Two and a half years of pure magic

2014-06-11 10:00

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Working in Lindiwe Mazibuko’s office for two and half years has been an incredible opportunity for me.

Fresh out of an exam, I had to do my job interview in November 2011 telephonically, which was extremely intimidating. It was the day after Black Tuesday, when the Secrecy Bill was passed by the National Assembly.

Lindiwe asked me more about the bill and how in its current form it would infringe on media freedoms. She also asked how I would have constructed a press statement on this issue. Having never seen, let alone written, a press statement, I closed my eyes and, with great confidence, let words fly.

After a while, I heard chuckles on the other end of the line. It was a wrap. They would never hire an inexperienced 22-year-old student.

Much to my surprise, in the weeks to follow, I was bidding farewell to my family at the airport, heading off to Cape Town.

Obviously overdressed, my first day at the office was strange. I was met by a guy who did not look much older than me, who introduced himself as Ms Mazibuko’s chief of staff and tasked me with going through annual reports.

Later that day, I met Lindiwe, who sat me down on her couch, asked about my move to Cape Town and offered to help in any way possible.

Two cups of tea later, we had discussed the world, politics, feminism and everything else that would inform conversation in many of our trips across the country.

That was the relationship Lindiwe had with her staff – professional and compassionate.

Three moments stand out for me during my time in her office. It was at these times I was reminded once again why I had chosen to do what I do.

The first was the day we announced, with other opposition leaders, that we would be putting forward a motion of no confidence against President Jacob Zuma.

Hours before, in a meeting with seasoned politicians, Lindiwe took control of that meeting like the leader she is, in the most assertive and graceful manner. I was inspired.

The second moment was when we marched to the ANC headquarters in Joburg to highlight the plight of millions of unemployed South Africans.

Not long after we started, we received news that the SA Police Service was battling to keep armed ANC supporters from breaking through the barrier they had created.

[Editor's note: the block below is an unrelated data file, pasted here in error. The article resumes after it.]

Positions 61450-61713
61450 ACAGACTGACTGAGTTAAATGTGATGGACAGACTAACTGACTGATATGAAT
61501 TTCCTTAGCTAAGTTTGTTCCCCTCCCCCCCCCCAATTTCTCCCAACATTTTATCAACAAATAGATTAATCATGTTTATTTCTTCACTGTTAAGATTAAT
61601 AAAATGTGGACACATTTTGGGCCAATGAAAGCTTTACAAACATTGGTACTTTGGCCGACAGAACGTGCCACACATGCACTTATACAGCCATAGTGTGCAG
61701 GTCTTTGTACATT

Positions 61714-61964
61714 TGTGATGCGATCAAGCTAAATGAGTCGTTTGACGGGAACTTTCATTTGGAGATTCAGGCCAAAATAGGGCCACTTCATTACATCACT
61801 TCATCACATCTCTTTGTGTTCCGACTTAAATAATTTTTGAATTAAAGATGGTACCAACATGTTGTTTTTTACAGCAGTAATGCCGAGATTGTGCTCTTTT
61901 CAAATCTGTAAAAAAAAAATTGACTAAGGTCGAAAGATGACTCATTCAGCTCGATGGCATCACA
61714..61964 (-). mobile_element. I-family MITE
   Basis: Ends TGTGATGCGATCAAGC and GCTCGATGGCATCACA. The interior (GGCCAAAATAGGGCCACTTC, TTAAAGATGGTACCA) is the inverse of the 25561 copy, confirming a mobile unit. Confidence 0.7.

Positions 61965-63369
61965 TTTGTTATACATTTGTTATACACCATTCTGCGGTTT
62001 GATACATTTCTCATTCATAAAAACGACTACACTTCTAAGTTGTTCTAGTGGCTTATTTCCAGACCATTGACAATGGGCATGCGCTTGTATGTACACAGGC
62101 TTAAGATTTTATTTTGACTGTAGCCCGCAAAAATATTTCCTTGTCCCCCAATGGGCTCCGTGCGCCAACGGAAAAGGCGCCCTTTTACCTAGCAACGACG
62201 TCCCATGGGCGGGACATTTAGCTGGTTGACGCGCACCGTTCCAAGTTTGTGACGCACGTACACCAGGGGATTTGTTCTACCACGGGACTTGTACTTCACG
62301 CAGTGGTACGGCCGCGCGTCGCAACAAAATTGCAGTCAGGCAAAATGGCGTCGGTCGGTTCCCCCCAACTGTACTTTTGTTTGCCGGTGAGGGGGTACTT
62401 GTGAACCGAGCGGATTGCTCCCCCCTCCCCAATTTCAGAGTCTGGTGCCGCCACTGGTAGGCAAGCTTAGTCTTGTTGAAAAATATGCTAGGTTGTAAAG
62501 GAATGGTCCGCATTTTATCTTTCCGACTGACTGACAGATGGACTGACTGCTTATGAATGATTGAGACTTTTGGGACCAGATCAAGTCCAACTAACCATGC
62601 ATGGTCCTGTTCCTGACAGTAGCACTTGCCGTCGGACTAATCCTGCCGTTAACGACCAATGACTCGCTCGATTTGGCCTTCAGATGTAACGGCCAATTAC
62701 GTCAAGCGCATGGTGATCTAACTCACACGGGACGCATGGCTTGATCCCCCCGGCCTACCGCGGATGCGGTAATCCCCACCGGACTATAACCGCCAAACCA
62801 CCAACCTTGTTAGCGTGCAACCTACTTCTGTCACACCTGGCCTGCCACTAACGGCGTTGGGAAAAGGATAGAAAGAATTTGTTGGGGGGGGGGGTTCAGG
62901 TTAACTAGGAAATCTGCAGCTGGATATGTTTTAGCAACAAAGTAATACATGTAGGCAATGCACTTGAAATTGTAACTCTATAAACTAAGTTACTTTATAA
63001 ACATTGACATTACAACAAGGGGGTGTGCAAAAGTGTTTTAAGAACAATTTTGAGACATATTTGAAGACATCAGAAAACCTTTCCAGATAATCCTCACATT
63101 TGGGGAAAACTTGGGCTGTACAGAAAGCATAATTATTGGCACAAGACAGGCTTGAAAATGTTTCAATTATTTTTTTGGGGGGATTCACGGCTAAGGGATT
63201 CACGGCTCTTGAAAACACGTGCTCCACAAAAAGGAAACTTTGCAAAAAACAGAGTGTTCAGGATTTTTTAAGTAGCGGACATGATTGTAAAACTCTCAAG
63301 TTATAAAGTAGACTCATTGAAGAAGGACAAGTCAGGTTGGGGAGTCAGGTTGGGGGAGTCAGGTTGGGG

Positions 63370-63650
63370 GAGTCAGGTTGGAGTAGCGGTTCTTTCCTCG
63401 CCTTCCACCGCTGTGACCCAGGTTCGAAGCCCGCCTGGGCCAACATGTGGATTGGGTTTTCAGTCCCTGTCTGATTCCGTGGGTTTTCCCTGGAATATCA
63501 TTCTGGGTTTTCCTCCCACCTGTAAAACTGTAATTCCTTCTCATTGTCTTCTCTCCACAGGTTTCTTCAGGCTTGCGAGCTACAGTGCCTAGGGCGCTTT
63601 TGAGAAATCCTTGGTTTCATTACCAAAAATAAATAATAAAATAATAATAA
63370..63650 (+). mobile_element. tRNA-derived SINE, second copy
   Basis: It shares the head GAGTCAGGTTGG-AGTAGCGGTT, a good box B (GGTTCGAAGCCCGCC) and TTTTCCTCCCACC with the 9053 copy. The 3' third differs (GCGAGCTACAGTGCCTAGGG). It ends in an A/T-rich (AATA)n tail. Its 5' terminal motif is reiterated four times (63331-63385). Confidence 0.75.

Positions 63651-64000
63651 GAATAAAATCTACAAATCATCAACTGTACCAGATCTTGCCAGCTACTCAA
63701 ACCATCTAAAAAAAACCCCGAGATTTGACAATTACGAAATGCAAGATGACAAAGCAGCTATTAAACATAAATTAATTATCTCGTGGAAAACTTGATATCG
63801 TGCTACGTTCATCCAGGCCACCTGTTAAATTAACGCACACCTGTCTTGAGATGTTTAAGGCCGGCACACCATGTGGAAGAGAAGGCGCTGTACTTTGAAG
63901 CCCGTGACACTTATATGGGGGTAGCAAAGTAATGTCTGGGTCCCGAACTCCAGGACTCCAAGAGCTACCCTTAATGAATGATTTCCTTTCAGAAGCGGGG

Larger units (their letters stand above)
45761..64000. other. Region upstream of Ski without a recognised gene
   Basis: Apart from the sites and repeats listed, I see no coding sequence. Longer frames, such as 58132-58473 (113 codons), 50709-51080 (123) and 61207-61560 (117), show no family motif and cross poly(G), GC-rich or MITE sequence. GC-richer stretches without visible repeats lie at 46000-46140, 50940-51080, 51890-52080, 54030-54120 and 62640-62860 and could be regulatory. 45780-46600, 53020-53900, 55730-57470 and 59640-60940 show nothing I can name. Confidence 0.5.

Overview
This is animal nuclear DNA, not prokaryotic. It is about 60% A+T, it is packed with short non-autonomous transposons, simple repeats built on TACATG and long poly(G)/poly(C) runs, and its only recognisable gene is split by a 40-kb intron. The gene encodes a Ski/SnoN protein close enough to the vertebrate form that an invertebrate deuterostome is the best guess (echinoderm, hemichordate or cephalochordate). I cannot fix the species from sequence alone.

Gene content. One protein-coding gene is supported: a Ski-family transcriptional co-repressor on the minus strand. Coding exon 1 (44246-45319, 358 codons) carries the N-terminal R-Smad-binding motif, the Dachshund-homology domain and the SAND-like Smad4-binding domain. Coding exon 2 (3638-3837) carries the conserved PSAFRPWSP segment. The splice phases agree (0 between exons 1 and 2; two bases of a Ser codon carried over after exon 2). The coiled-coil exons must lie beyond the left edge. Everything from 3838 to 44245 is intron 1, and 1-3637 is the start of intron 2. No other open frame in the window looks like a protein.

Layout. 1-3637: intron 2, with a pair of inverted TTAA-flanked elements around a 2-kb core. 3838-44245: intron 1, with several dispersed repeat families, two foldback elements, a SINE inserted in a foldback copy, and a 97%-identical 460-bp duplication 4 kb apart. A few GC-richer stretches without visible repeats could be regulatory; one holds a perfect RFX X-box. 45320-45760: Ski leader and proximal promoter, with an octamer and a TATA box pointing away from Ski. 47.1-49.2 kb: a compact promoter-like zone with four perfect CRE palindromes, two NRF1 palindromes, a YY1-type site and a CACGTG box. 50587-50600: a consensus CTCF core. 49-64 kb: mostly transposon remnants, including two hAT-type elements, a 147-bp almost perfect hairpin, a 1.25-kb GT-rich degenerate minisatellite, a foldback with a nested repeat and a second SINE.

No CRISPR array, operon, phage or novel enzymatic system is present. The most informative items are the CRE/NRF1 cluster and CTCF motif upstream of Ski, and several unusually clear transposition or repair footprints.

It became clear to everyone the situation would become violent. Security bellowed instructions for us to get off the truck and get into cars, and the focus would be to get DA supporters to safety. Lindiwe refused to get off the truck. She started singing Siyaya.

Fear was thick in the air. As the sea of yellow ANC T-shirts got closer and closer, the crowd sang louder and louder. I got goose bumps watching it happen. I remember thinking to myself: “Now that is leadership!”

The most moving moment in my time in this office must have been the day of Nelson Mandela’s memorial ceremony in Parliament.

While Lindiwe had made a point of never involving her family in her work, that day we saw something we had never seen before. I remember listening to her sombre tribute to the father of our nation and having an absolute meltdown as she went off script.

I soon realised she was delivering a personal tribute to Madiba while remembering her own late father. For someone who seldom speaks about her family, it was an absolute tear-jerker listening to her recount the day her family went to Virginia Airport to greet Madiba as he landed shortly after he was released from prison.

She said that was the first time she had seen her father make a political statement when he raised his fist in the air to say Amandla to the man who had sacrificed so much for what we often take for granted today.

Of course, it wouldn’t be a colourful start to a career if it weren’t for downright weird headlines.

Sometime last year, Lindiwe sat down for a profile interview with the Daily Voice. When she was asked about whether or not she had someone special in her life, she delivered her standard response, which was something along the lines of not discussing her personal life in the media.

The reporter pressed on and asked whether she ever gets approached by men who are interested in her. She innocently answered that South Africans, men and women, are not a shy bunch and that she gets approached by many people even on Twitter.

The reporter relentlessly probed for the sake of clarity whether she also gets approached by women and Lindiwe candidly responded: “Absolutely!”

In typical Daily Voice fashion, the next day’s headline read: “Lesbians love me!” We never let her forget that interview. At the end of the day, she managed to achieve her goal of making Parliament the centre for public debate in an effort to ensure the institution remained relevant to ordinary South Africans.

As I leave the office of the parliamentary leader to gain civil service experience in the Western Cape government, I take with me invaluable experience in the world of political communication.

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